Assemblyman Michael Fitzpatrick (R,C,I-Smithtown) today expressed disappointment with the governor’s veto of legislation that would have required social services to notify law enforcement when a homeless sex offender is placed in temporary emergency housing. The legislation passed with unanimous bipartisan support in both the Assembly and Senate.
“To ensure safety throughout our communities, it’s imperative that the public is aware when convicted sex offenders move into an area,” said Fitzpatrick. “In Suffolk County, homeless sex offenders are placed in trailers that are shifted from community to community in order to ensure they never settle in one area. It’s only common sense to alert law enforcement when a convicted homeless sex offender is being moved to a different neighborhood.”
A.9044 provides that local commissioners of social services notify law enforcement agencies when a homeless sex offender is placed in temporary emergency housing. The legislation passed both houses with unanimous support. The bill would have amended section 131 of the Social Services Law, and closed the loophole that stipulates confidentiality when homeless sex offenders are placed in temporary units. Spitzer vetoed the legislation on July 18, claiming that the language in the legislation was “ambiguous.”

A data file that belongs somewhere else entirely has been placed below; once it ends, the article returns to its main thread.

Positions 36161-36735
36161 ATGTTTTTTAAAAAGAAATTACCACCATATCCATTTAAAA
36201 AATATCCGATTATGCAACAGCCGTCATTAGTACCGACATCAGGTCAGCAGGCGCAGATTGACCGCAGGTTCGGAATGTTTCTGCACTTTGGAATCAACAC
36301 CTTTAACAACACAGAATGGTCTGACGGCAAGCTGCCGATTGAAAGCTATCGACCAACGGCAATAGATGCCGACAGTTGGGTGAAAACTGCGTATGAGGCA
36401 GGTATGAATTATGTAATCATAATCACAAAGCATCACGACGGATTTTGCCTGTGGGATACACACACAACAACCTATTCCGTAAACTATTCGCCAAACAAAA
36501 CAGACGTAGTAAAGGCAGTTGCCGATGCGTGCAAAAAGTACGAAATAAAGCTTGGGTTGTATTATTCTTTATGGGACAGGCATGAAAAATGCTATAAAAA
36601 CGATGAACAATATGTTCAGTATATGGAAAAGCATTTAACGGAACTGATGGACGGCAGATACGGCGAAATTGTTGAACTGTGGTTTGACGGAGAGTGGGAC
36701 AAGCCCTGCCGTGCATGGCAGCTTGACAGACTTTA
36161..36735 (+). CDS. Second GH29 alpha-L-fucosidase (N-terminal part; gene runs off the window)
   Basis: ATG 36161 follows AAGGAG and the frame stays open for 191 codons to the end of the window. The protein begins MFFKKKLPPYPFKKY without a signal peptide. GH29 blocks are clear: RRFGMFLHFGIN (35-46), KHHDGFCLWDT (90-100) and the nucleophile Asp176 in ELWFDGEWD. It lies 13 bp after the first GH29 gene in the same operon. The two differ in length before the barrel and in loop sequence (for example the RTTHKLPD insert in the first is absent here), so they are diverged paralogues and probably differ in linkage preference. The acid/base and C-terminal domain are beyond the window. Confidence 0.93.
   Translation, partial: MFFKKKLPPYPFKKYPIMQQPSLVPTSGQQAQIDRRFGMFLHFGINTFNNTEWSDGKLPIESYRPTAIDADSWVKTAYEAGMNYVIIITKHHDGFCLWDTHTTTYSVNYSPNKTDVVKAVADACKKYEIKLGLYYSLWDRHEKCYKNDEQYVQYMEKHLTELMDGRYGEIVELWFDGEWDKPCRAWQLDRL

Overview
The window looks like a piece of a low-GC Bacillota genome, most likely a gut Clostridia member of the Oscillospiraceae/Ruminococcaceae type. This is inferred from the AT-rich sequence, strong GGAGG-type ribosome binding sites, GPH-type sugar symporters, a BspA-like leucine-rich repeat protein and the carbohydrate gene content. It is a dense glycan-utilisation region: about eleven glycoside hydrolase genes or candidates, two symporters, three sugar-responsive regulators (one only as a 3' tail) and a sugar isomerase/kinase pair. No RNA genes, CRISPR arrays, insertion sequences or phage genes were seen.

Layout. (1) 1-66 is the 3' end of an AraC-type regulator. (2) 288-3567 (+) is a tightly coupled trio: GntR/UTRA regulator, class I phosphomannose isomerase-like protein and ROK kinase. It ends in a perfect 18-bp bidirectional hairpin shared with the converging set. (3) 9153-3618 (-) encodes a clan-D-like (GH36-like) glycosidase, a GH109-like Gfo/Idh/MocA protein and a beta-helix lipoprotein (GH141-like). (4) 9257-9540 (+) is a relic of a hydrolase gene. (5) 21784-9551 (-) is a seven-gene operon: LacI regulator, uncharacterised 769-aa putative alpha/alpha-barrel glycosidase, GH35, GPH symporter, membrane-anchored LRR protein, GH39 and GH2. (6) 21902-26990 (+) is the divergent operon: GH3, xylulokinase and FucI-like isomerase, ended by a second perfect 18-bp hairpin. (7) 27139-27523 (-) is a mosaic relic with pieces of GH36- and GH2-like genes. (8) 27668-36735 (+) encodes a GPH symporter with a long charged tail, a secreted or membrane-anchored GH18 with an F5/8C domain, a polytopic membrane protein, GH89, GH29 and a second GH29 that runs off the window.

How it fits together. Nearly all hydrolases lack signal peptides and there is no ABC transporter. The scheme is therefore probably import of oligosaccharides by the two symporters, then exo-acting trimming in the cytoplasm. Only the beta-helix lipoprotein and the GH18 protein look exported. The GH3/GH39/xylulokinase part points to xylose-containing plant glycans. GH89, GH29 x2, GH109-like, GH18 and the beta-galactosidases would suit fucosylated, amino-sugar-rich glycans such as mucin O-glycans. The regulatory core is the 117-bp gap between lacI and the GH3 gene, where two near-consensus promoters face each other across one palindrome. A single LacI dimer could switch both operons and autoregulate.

Suffolk County utilizes the mobile trailers to keep sex offenders from settling into a particular neighborhood. Local officials have previously complained that large numbers of sex offenders had been settling into certain municipalities. Suffolk County currently has more than 800 registered sex offenders. Last year 36 of them sought temporary emergency housing through the Department of Social Services.
“This is a very serious issue throughout Suffolk County,” said Fitzpatrick. “It’s unfortunate that despite a bipartisan effort to close a dangerous loophole in our system, important information will continue to be withheld from the public.”